My sprawling three-room villa has a bicycle at the door and easy boardwalk access to the island but I enjoy its feeling of being cast adrift. The look of the villas is natural and understated, with weathered timbers and elegant furnishings. The lagoon laps at the lower deck; waves pound the reef about 200 metres away.

There is everything I could ever need and some unexpected luxuries. Exhausted after my late-night arrival, I dump my dirty clothes in a basket in the huge bathroom-cum-dressing room. Next evening, there's a knock at the door. My butler, Siyaz, is holding a tray on which there is a package of my clean clothes - gift-wrapped in white linen and tied with a white ribbon. The service varies from resort to resort but the result is always more elegant than a tangle of smalls dripping over the bath.

In the Maldives' most northerly atoll, Haa Alif, more than two hours from Soneva Gili by light plane and speedboat - and light years further in aesthetic and mood - is The Beach House: new, brash and high-tech. "Sleek, contemporary and sexy" is how the resort describes itself and the guests include plenty of couples and even a bride and groom preparing to get hitched on the beach. Families are also on the radar and the kids' club is well appointed.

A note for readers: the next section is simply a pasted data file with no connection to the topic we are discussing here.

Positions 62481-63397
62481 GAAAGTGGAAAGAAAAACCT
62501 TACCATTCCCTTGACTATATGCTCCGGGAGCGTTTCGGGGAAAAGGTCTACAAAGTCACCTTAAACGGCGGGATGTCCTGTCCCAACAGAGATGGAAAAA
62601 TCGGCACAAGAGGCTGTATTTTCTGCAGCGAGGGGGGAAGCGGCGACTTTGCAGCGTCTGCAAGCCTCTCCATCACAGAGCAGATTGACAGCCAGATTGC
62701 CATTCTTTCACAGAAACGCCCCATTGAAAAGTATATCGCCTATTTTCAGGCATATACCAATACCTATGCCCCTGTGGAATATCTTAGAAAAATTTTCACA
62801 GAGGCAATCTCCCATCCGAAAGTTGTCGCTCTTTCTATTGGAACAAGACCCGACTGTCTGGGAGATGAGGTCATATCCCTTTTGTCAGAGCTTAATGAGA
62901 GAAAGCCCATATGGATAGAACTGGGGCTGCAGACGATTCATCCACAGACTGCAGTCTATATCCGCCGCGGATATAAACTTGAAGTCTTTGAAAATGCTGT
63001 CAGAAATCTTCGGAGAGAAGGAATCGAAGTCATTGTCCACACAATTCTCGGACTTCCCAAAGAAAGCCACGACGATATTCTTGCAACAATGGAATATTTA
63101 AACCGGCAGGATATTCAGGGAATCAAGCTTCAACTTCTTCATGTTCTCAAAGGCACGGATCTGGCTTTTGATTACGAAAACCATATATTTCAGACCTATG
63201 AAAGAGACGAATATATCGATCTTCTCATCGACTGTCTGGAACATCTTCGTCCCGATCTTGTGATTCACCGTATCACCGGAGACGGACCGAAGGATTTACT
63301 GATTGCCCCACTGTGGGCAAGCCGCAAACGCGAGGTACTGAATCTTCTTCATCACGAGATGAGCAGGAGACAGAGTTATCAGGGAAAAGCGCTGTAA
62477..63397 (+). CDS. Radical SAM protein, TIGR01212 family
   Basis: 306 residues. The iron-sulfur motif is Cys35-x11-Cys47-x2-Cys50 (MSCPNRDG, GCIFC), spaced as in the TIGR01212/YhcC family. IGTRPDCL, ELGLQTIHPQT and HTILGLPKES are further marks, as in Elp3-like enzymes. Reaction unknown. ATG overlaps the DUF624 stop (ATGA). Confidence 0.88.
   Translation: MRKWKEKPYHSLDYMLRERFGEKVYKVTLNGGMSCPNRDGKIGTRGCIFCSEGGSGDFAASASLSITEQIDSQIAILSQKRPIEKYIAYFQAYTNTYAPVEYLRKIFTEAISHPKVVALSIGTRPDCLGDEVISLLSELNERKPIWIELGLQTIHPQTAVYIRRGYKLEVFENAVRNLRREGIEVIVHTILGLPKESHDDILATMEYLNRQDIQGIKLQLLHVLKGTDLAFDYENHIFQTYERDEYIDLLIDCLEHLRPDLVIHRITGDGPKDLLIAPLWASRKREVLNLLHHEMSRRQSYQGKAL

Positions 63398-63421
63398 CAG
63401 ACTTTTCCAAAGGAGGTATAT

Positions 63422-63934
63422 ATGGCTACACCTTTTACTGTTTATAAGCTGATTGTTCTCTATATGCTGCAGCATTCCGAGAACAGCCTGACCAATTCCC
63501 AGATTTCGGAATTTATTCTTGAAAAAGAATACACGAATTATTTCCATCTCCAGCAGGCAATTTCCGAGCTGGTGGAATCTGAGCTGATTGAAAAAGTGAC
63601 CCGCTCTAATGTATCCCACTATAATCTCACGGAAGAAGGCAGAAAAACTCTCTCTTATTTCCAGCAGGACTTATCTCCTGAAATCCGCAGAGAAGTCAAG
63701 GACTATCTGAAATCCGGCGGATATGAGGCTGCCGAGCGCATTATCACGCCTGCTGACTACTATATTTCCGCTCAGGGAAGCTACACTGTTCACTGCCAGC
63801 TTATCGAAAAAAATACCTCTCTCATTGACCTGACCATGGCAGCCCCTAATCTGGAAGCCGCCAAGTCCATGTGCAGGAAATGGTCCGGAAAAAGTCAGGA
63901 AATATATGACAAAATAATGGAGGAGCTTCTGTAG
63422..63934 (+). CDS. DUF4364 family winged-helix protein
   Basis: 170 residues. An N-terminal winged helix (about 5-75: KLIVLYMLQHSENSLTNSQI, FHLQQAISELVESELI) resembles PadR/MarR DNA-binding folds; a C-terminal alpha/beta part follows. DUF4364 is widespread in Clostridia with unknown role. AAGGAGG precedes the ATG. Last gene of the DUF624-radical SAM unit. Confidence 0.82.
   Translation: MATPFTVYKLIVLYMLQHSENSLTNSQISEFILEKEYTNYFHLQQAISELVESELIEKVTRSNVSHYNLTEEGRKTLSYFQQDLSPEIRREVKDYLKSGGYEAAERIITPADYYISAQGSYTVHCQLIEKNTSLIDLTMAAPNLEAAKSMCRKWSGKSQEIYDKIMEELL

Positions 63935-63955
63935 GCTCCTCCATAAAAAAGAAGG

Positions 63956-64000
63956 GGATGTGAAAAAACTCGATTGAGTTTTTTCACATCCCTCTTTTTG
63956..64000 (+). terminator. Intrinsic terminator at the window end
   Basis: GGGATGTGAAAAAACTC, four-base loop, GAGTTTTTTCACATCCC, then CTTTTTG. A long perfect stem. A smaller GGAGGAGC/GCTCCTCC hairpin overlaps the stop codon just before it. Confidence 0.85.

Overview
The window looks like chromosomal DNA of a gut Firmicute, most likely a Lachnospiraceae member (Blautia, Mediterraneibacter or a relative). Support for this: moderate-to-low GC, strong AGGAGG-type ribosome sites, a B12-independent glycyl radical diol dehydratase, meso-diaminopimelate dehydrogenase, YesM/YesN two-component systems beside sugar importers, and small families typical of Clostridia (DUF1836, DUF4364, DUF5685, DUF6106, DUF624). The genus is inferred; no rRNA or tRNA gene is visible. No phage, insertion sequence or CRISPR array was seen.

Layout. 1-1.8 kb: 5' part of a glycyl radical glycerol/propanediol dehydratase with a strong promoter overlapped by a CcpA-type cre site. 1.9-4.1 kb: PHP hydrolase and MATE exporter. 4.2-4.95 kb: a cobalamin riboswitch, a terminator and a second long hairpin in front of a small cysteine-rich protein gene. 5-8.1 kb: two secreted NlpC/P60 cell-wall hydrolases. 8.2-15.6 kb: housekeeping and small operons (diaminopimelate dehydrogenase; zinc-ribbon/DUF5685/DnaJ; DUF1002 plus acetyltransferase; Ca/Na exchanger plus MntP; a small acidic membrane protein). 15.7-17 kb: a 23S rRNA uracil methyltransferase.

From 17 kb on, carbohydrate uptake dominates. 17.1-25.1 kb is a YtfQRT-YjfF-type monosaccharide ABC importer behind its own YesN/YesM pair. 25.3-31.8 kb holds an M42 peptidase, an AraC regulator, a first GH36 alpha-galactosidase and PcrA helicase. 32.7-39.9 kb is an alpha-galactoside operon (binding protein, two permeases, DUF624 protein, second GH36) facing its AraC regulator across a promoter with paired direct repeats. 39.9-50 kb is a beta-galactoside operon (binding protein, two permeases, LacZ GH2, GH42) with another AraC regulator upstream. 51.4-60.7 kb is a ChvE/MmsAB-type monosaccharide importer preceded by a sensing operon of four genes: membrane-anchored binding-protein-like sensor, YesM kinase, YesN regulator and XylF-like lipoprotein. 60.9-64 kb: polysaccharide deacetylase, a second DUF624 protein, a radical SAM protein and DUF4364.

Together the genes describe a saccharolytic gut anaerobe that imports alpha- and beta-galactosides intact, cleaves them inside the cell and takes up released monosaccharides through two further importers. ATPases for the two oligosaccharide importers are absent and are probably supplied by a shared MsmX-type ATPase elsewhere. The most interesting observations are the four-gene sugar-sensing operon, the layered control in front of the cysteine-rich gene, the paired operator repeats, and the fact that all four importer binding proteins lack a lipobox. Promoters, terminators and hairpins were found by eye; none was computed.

There are 68 villas; mine boasts an infinity plunge pool, electronic bath, Duravit basins, toilets and bidets, Frette linen on the king-size bed and a choice of nine pillows. I have my best night's sleep since leaving home.

We depart by speedboat at 4.30am - a high-speed James Bond chase across the inky ocean - for Diva Island where Swiss hotelier Johnny Mathis is overseeing a move into the five-star bracket of the crowded Maldives market. (Diva was formerly the three-star White Sands.)

Spas are integral to the Maldivian resort experience. At Diva Island, treatments are in over-water treatment rooms, then it's back to the steam and ice rooms, perhaps a doze on a day bed and a dip in the pool.

At Cocoa Island, owned by David and Christina Ong's Como Group, the spa is an equally intoxicating experience. Small treatment villas are dotted along the island's western shore. There is a yoga pavilion open on two sides where your downward dog can greet the sunrise across the ocean and a spectacular hydrotherapy pool under a soaring thatched roof.

At Soneva Gili, I enjoy a massage while mesmerised by the fish I can see beneath the glass in the floor. Later, I don my snorkel and join them.